The productivity hike from the first machine, installed in August 2014, was so great that Mr Cobb decided to replace three additional 40-taper machines straight away with Brother Speedios. Two further identical models were installed, as well as an S700X1 with 700 mm travel in the X-axis. All four were delivered within the space of one month. The larger machine is fitted with through-spindle coolant and a faster Yukiwa CNC indexer, which rotates at 200 rpm, double the speed of the Kitagawa indexers.
“All of the indexers fitted by Whitehouse are not only fast but also very rigid during machining. It is because they are clamped hydraulically at both ends, rather than being held by the servo motor. “It allows us to take heavy milling cuts without vibration, maximising productivity and prolonging the life of the cutters. “In addition, their speed of rotation enables us to spin swarf off the components and fixtures after each cycle, so we save a few more seconds by not having to blow the chips away with an air gun.”Paul Cobb, Managing Director
Fast when cutting – and between cuts
Rather than having a standard 10,000 rpm spindle or the 27,000 rpm option, all of Hemlock’s Speedio VMCs are fitted with a 7.4 kW / 16,000 rpm spindle. Mr Cobb considers it optimal for machining the various grades of aluminium that account for around 95 per cent of production at the Nottingham factory. He believes that higher speed spindles lack torque and require unnecessarily costly, balanced tooling, while lower speeds are not enough for productive removal of light alloy.
Rapid spindle deceleration to zero for tool exchange and acceleration to full rpm as well as quick indexing of the 21-station turret combine to bring the chip-to-chip time down to 1.4 seconds, cutting out a lot of idle time. Tapping at 6,000 rpm also promotes high productivity, as do 50 m/min rapids in the linear axes, up to 30 m/min cutting feed rate and axis accelerations of up to 2.2g.
A comparative analysis of the cutting data from the standard VMCs and the new Speedios at Hemlock reveals that, on average, the former are in-cut for 45 per cent of a cycle whereas the Brother machines are cutting for 66 per cent of the time. It results in a massive potential increase in metal removal of nearly 50 per cent.
Another facet of the machines that Mr Cobb appreciates is the power of the latest Brother CNC system. It has faster processing and 200-block look-ahead, enabling higher accuracy machining, especially in 3D. It also has many standard features that are costly extras on other controls. He pointed to the Brother CNC C00 specification at the URL: www.brother.com/europe/machine/sx1/spec/index.htm#spec-nc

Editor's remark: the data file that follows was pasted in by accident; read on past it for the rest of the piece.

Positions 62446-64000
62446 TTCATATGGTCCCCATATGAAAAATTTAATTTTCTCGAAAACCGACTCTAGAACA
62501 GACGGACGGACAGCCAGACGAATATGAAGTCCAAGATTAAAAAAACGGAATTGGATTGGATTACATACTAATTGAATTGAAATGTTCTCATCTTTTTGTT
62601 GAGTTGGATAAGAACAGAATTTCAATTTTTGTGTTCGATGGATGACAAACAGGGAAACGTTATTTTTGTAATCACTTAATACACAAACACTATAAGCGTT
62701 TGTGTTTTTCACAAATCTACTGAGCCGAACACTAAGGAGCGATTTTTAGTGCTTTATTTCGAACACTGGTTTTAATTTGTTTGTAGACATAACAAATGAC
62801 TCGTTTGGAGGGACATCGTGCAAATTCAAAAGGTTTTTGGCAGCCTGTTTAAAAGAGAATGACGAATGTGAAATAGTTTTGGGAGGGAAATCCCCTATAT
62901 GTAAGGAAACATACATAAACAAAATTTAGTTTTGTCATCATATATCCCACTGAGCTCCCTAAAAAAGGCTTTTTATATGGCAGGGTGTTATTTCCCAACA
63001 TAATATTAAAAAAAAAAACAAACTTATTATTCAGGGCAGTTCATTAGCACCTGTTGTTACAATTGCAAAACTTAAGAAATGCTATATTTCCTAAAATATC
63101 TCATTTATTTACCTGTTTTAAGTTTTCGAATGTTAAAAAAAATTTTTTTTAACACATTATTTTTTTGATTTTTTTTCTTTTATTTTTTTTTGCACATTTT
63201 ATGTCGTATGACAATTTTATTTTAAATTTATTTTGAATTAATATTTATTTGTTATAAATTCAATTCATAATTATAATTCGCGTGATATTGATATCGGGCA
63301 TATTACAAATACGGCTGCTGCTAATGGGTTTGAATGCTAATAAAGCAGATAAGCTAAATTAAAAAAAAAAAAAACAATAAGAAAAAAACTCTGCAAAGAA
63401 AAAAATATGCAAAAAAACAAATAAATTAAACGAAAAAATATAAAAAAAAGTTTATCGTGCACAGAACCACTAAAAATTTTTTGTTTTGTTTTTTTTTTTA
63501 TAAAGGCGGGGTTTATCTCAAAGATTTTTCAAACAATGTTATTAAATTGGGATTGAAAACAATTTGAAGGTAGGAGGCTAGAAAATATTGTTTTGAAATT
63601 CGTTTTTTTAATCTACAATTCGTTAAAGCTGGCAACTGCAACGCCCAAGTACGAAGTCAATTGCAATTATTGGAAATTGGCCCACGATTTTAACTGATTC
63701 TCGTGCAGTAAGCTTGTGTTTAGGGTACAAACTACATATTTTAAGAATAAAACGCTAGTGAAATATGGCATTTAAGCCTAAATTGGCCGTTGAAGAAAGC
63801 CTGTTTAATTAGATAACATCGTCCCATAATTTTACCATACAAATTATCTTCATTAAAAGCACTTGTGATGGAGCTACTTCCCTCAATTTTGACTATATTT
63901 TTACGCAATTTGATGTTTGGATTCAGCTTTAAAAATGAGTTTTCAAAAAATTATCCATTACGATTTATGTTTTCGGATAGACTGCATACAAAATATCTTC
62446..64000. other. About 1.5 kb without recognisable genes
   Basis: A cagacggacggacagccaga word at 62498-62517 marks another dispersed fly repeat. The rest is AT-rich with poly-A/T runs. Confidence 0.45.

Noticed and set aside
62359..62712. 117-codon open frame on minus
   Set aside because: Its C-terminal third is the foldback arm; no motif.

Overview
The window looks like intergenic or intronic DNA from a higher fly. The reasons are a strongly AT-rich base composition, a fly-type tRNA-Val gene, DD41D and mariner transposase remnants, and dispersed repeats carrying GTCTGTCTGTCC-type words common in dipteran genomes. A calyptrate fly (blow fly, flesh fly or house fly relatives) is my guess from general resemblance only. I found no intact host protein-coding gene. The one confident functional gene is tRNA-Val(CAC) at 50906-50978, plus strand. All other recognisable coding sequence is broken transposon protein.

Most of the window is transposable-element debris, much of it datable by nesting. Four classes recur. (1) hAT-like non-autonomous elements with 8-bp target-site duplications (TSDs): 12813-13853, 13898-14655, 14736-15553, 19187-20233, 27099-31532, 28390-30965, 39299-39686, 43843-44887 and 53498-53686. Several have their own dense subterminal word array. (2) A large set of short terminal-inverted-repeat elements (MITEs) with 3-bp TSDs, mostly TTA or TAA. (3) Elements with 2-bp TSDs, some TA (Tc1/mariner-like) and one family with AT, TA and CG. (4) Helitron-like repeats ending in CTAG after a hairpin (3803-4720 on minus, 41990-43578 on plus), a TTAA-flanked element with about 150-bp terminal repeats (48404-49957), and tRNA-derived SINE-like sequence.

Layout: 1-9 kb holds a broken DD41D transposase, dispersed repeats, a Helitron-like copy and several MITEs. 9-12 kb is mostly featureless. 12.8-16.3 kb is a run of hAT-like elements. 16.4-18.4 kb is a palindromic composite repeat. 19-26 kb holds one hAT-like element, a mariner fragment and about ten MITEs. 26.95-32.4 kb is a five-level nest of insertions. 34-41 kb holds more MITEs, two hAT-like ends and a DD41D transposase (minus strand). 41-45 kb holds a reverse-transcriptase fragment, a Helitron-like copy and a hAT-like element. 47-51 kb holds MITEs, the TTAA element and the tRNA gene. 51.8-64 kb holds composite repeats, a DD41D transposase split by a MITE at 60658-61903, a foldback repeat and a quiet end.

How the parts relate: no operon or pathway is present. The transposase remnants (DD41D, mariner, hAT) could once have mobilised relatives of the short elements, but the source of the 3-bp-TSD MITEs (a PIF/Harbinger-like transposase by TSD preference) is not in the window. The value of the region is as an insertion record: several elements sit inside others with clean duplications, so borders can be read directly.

and noted that 58 features are standard in the proprietary control and only five are options.
Two more Speedios every year
In conclusion, Mr Cobb said, “Our new Speedios will give any of our competitors a run for their money, whether they are in Budapest, Beijing or anywhere else in the world.
“We plan to replace two of our standard 40-taper VMCs with two Speedios every year for the foreseeable future in a bid to halve production times right across our shop floor.
“We have around 2,000 job numbers here. It takes time to swap jobs from our existing machines to the new platform because we rewrite each program, rather than just edit and transfer it. Only in that way do we gain maximum productivity advantage from the Speedios and Whitehouse helps with that.”Paul Cobb, Managing Director
Most cycles, invariably involving interpolation in up to three axes plus indexer positioning, are created off-line using seats of hyperMILL and Mastercam. Occasional data input is required on the shop floor for programming simple jobs or to edit cycles.
Further advantages of the new Brother machines are their low power consumption, which reduces electricity bills, and their superior accuracy, with 10 microns positional tolerance routinely held by Hemlock.
The proximity of Whitehouse Machine Tools’ HQ has also been a benefit. The Brother agent’s applications engineers frequently visit the Nottingham subcontractor to assist with setting up jobs and to give advice.